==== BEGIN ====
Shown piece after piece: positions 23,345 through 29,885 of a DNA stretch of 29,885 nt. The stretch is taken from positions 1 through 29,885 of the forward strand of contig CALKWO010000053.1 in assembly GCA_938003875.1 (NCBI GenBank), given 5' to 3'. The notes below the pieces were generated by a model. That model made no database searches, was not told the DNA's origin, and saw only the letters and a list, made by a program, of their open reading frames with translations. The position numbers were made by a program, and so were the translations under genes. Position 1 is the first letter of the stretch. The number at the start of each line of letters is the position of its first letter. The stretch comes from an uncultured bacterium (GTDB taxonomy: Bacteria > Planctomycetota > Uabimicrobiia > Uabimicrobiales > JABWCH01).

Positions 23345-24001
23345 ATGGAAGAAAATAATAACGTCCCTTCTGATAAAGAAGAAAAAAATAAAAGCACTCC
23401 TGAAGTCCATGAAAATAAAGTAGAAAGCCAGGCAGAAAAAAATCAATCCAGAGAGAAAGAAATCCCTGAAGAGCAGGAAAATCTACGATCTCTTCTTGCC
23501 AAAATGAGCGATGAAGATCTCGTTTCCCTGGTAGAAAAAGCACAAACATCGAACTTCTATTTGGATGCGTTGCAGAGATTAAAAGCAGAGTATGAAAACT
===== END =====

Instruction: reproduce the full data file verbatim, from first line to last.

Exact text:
Shown piece after piece: positions 23,345 through 29,885 of a DNA stretch of 29,885 nt. The stretch is taken from positions 1 through 29,885 of the forward strand of contig CALKWO010000053.1 in assembly GCA_938003875.1 (NCBI GenBank), given 5' to 3'. The notes below the pieces were generated by a model. That model made no database searches, was not told the DNA's origin, and saw only the letters and a list, made by a program, of their open reading frames with translations. The position numbers were made by a program, and so were the translations under genes. Position 1 is the first letter of the stretch. The number at the start of each line of letters is the position of its first letter. The stretch comes from an uncultured bacterium (GTDB taxonomy: Bacteria > Planctomycetota > Uabimicrobiia > Uabimicrobiales > JABWCH01).

Positions 23345-24001
23345 ATGGAAGAAAATAATAACGTCCCTTCTGATAAAGAAGAAAAAAATAAAAGCACTCC
23401 TGAAGTCCATGAAAATAAAGTAGAAAGCCAGGCAGAAAAAAATCAATCCAGAGAGAAAGAAATCCCTGAAGAGCAGGAAAATCTACGATCTCTTCTTGCC
23501 AAAATGAGCGATGAAGATCTCGTTTCCCTGGTAGAAAAAGCACAAACATCGAACTTCTATTTGGATGCGTTGCAGAGATTAAAAGCAGAGTATGAAAACT